Impressionism was one of the first really big shifts in approaches to art, that signified the beginning of the Modern Art period. By today’s standards, Impressionist paintings look quite traditional and old-fashioned, but the artists were the radicals of their time, the equivalent of today’s political street artists or NFT creators.
Impressionists never tried to hide their painting, adopting a style of layered short brush strokes in mixed and pure colours, to allow emotion to emerge from the colours, to emphasise the changing qualities of light, and the movement inherent to any scene. To many at the time, these paintings looked more like a rough sketch compared alongside the careful blending and shading of classic styles, but something different began to emerge in Impressionist paintings; a movement, an energy, an atmosphere that was never quite there before.
Art of the mid-19th century focused on historical and religious subjects, toned down colours and precision brushwork bordering on photo-realism, but some young artists wanted to break free from that. Artists like Monet, Renoir, Sisley, and Bazille were looking instead to landscapes and painting outside in the fresh air, where inevitably they began to notice the changing of light and the importance of movement to truly capture a moment. Whilst many artists would sketch ideas in this way, these artists felt their sketches better captured the scene than a careful studio composition; it captured the complete impression of the moment.
The Impressionists fight for recognition and a new, Modern Art, period
The art establishment was not impressed, refusing a vast number of entries to the Salon de Paris art exhibition, which ultimately led to the young Impressionists, extending now to Pissarro, Cézanne, Berthe, Morisot, and Degas as well as the four above, putting on their own exhibitions. Gradually, the public began to warm to the ideas and paintings of the Impressionists, and even though many art critics still derided the works as being little more than sketches, change had clearly come to the art world.
Like many groups of artists, the Impressionists had their disagreements, some moved on to other styles, and arguments raged over which newly emerging painters should be included in their exhibitions which soon extended to art galleries in London and New York, but by the turn of the century, Impressionist influence was creeping into a vast range of paintings, and the moment for Modern Art had clearly come.
Technology also played an interesting role in this shift in painterly style; pre-mixed paints including a large range of very vivid synthetic colours became available which had simply never been there before. Such change greatly enabled the outdoor painting which helped inspire Monet and others, and thanks to that brighter ranges of paint colours light, bright, summery colours and compositions began to appear after decades of dark, brooding, chiaroscuro and traditionalist artworks.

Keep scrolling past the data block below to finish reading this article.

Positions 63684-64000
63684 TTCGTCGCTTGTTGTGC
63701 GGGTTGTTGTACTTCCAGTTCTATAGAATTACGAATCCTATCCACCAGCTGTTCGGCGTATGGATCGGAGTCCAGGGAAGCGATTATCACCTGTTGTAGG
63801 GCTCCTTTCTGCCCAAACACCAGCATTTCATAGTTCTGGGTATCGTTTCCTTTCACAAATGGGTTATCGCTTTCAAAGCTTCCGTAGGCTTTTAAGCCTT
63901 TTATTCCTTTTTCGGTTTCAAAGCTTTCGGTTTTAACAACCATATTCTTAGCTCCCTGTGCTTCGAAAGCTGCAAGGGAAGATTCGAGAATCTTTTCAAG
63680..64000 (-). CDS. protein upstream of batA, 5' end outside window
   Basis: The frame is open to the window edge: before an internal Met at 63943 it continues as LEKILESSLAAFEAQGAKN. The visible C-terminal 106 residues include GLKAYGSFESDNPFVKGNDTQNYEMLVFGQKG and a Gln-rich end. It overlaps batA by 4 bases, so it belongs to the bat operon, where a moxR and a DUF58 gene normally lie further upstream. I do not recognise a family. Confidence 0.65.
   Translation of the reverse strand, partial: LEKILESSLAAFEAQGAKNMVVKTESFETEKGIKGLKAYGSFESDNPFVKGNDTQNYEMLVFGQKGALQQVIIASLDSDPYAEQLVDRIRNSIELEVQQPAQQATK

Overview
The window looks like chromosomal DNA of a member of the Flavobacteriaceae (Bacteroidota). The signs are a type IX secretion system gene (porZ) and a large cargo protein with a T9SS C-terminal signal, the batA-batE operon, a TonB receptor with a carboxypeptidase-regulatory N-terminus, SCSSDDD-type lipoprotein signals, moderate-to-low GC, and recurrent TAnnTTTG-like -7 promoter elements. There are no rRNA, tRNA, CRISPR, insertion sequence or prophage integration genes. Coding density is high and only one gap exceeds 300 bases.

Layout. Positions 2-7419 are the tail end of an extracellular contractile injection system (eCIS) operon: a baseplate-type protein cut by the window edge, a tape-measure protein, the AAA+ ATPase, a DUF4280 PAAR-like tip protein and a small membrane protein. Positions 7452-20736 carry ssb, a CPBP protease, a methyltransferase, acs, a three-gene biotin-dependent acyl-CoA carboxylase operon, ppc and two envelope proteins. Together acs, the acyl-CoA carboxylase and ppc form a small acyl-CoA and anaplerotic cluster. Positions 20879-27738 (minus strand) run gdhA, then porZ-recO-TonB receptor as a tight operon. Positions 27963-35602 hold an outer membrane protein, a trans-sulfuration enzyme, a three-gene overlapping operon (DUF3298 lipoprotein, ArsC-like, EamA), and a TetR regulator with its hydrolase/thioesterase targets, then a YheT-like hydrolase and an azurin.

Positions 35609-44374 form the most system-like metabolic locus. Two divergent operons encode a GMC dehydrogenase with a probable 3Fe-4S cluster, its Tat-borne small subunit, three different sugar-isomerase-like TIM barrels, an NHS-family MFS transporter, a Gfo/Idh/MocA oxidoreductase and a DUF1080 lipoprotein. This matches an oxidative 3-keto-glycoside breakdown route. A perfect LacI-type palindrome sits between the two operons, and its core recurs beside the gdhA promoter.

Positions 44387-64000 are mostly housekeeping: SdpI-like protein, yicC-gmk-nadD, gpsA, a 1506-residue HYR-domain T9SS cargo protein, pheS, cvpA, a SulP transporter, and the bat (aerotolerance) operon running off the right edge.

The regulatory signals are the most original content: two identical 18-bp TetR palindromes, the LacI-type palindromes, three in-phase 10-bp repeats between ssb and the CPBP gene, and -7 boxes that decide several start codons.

Impressionism’s legacy as the trigger of the Modern Art period
It is impossible to look at Modern Art without tripping over Impressionism every few steps, whist visually it looks tame compared against many contemporary artists, it signifies a crucial moment when artists realised there could be more to their representations of light. Impressionism freed their way of thinking in a way that would eventually lead to abstracts, surrealism, and art happenings in the contemporary era, which would be unrecognisable to the Impressionists themselves.
As such it has considerable legacy, triggering or inspiring post-Impressionism, neo-Impressionism, Pointillism, Divisionism, Fauvism, Abstract Expressionism, and everything that followed on from them all owe considerably to the Impressionists. Their philosophy and mindset, which would mix with ideas from other movements like Symbolism to fir off an incredible amount of creativity after the turn of the century, was heavily responsible for our modern comprehension of what art is and can be.
Though once the art gallery rejects, the Impressionists were the first step in changing the world of art, responsible for freeing artistic expression far beyond simple Biblical or mythological motifs and characters, in a way that has impacted almost all kinds of art today.